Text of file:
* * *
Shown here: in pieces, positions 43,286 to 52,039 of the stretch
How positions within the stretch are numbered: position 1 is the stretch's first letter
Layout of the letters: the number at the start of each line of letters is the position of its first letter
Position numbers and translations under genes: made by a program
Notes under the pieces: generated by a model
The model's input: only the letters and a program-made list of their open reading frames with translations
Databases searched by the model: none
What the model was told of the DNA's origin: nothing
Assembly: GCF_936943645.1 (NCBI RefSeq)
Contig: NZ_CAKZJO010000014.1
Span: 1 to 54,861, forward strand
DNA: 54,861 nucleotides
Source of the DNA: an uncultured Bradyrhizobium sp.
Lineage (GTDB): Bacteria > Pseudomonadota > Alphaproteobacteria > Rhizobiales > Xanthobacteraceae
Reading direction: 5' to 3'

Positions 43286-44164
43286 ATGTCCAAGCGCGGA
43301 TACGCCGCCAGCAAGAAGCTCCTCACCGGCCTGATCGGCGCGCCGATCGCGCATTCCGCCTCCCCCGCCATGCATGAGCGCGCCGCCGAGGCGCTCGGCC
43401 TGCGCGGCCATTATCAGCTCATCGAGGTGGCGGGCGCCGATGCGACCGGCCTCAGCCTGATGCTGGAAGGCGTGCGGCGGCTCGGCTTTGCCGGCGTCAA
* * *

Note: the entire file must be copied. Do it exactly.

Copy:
Shown here: in pieces, positions 43,286 to 52,039 of the stretch
How positions within the stretch are numbered: position 1 is the stretch's first letter
Layout of the letters: the number at the start of each line of letters is the position of its first letter
Position numbers and translations under genes: made by a program
Notes under the pieces: generated by a model
The model's input: only the letters and a program-made list of their open reading frames with translations
Databases searched by the model: none
What the model was told of the DNA's origin: nothing
Assembly: GCF_936943645.1 (NCBI RefSeq)
Contig: NZ_CAKZJO010000014.1
Span: 1 to 54,861, forward strand
DNA: 54,861 nucleotides
Source of the DNA: an uncultured Bradyrhizobium sp.
Lineage (GTDB): Bacteria > Pseudomonadota > Alphaproteobacteria > Rhizobiales > Xanthobacteraceae
Reading direction: 5' to 3'

Positions 43286-44164
43286 ATGTCCAAGCGCGGA
43301 TACGCCGCCAGCAAGAAGCTCCTCACCGGCCTGATCGGCGCGCCGATCGCGCATTCCGCCTCCCCCGCCATGCATGAGCGCGCCGCCGAGGCGCTCGGCC
43401 TGCGCGGCCATTATCAGCTCATCGAGGTGGCGGGCGCCGATGCGACCGGCCTCAGCCTGATGCTGGAAGGCGTGCGGCGGCTCGGCTTTGCCGGCGTCAA